As part of the Conversation Series, I’ll be speaking with certain contributors about certain movies at certain times.
Zach Schonfeld is a “writer” living in “Manhattan.” He is currently a reporter for Newsweek Magazine and studied English and American Studies at Wesleyan University, for which we’re all very proud.
We spoke at length about 1965’s Best Picture winner, The Sound of Music, starting in Part I, here. This time around we dive into musical theatre and Christopher Plummer’s disdain for his role.
Sam Sklar: Musicals live on in cartoon a lot – in the ’80s and ’90s – it shifted away from being for families to being for children. The genres broke apart and they became a little more post-modern. A lot more dialogue around what is for kids for adults and not for families. Everyone’s time is a little more compartmentalized, ideas need to be put into compartments instead of just having an experience. It is interesting to look back and see this. This shift away from musicals and then back into musicals with this new skin on it.
I’m not drawn to musical theatre either. When I was a kid I would think: ‘Why are they singing?’ until I realized, you know, “that’s the genre,” and that’s what it is. I didn’t understand. I get opera because they’re singing all of the time, and I get drama because they’re singing none of the time.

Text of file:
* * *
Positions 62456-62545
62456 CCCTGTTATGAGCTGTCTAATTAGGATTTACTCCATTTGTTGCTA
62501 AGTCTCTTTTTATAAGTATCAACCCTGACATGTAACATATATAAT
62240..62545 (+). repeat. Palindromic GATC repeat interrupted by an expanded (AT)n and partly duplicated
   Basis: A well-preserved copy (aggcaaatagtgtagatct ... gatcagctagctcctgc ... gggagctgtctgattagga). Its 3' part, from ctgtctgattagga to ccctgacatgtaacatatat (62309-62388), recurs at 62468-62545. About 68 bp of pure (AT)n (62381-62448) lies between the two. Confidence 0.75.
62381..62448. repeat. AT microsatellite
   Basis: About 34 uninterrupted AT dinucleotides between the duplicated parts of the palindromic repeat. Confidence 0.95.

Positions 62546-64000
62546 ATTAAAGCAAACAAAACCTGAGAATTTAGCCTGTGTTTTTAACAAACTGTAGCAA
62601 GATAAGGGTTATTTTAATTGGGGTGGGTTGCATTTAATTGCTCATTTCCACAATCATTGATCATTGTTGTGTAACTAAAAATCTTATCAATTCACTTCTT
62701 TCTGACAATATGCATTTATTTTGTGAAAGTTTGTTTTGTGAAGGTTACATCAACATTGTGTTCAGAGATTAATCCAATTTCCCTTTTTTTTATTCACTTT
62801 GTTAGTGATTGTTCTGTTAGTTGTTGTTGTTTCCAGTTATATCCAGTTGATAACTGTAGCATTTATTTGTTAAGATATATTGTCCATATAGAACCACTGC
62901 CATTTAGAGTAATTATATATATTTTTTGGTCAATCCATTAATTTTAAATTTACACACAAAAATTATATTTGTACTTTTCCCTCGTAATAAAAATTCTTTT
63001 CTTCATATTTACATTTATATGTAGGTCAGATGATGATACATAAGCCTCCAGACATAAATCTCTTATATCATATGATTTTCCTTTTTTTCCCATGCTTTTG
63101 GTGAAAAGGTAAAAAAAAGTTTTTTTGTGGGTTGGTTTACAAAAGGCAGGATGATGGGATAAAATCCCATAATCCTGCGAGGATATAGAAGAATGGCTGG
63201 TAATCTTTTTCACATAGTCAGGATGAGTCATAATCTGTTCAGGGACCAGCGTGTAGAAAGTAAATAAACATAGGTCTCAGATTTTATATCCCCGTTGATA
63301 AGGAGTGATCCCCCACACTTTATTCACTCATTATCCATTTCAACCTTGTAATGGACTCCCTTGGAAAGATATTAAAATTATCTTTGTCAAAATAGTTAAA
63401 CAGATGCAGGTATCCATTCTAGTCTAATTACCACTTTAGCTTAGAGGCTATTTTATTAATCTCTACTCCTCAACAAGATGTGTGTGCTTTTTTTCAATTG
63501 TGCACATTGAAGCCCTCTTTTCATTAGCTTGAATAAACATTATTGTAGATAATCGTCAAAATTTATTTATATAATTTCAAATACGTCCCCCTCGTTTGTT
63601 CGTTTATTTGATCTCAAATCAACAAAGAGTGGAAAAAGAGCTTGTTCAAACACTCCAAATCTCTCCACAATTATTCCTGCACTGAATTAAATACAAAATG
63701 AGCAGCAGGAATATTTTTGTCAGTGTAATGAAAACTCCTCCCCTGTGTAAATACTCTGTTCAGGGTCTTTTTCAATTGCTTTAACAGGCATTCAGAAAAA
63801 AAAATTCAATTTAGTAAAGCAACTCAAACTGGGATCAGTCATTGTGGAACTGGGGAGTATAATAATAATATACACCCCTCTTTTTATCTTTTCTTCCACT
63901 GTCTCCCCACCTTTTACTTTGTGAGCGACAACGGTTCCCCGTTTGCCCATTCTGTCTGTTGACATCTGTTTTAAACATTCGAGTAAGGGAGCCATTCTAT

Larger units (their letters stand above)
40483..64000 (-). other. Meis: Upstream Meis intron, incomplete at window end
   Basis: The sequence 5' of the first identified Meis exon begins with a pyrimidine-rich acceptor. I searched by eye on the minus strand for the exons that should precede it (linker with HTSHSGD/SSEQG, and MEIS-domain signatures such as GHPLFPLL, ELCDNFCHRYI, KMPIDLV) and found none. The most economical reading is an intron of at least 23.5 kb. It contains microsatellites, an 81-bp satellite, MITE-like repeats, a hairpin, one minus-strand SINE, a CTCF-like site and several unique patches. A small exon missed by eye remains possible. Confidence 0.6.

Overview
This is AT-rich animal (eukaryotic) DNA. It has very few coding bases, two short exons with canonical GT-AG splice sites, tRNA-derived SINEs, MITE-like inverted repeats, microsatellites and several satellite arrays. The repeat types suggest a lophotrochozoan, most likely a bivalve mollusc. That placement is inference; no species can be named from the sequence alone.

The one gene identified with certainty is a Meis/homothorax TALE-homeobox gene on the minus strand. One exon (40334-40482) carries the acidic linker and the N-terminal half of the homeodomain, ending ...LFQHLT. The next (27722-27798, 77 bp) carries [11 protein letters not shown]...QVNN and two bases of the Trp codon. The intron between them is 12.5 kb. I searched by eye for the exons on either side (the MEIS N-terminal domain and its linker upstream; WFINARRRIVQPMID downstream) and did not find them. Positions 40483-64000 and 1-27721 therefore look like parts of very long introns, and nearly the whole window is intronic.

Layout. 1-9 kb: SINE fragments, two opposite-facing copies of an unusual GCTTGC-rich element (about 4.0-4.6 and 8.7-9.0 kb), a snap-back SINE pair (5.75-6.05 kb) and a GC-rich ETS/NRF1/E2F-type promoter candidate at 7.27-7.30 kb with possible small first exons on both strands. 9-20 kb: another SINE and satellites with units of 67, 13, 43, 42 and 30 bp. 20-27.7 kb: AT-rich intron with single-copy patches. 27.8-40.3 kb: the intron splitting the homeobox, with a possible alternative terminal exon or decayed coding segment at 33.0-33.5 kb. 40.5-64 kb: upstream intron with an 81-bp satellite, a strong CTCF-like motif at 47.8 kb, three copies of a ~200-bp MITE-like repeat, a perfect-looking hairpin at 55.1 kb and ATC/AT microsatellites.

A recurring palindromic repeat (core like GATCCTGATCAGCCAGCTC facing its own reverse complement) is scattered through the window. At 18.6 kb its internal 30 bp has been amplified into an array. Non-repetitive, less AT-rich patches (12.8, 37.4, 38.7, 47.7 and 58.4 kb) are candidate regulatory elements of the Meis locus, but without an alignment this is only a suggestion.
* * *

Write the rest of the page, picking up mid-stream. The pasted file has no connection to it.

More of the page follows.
Zach Schonfeld: So, why are they singing some of the time?
S: Ha, right! Why are they randomly breaking into song? And then I got older and understood that’s the point, the form of entertainment.
S: I’m just not drawn to it naturally. I appreciate it though. I think it takes a lot of talent to sing and dance and act. It’s just adding more to the entertainment value.
Speaking of which: Christopher Plummer did not do his own singing in this.
Z: No, he did not. Someone else did.
S: You don’t — didn’t — really notice that. So the question is: why was he cast in this role?
Z: I don’t know. I feel like there’s probably a story but i don’t know what it is.
S: might be worth looking into when I write this up and put a little aside in there.
[Aside: In 2012, Plummer sat for an interview with NPR’s Scott Simon, where he discussed how the film’s producers overdubbed his part with singing from maestro Bill Lee. The team of Lee & Plummer, in effect, tag-teamed the role, with Lee sounding astoundingly like Plummer as Captain von Trapp.]
Z: It’s interesting because this role made him a real star and was the most famous role of his career. And he’s made it clear that he resents how much this role has followed him around. He doesn’t really want to be known as Captain von Trapp. When I interviewed him [for Newsweek in June 2018] he said something like, “Oh as soon as I played that role, all the roles that were offered to me were uptight sons-of-bitches like Captain von Trapp. I didn’t want to be a leading man; I couldn’t wait to be a character actor.”
He thought it was a dull character. He wanted to play more interesting characters and he complained a lot on set that the film was “too sentimental, too gooey,” and he’s credited himself as pushing Director Robert Wise to make it less sentimental, to cut down on the sentimentality, which I think is a noble pursuit and made the film better.
But i think over the years he’s referred to it as The Sound of “Mucus” and has expressed a lot of irritation as being known for that movie out of all his roles.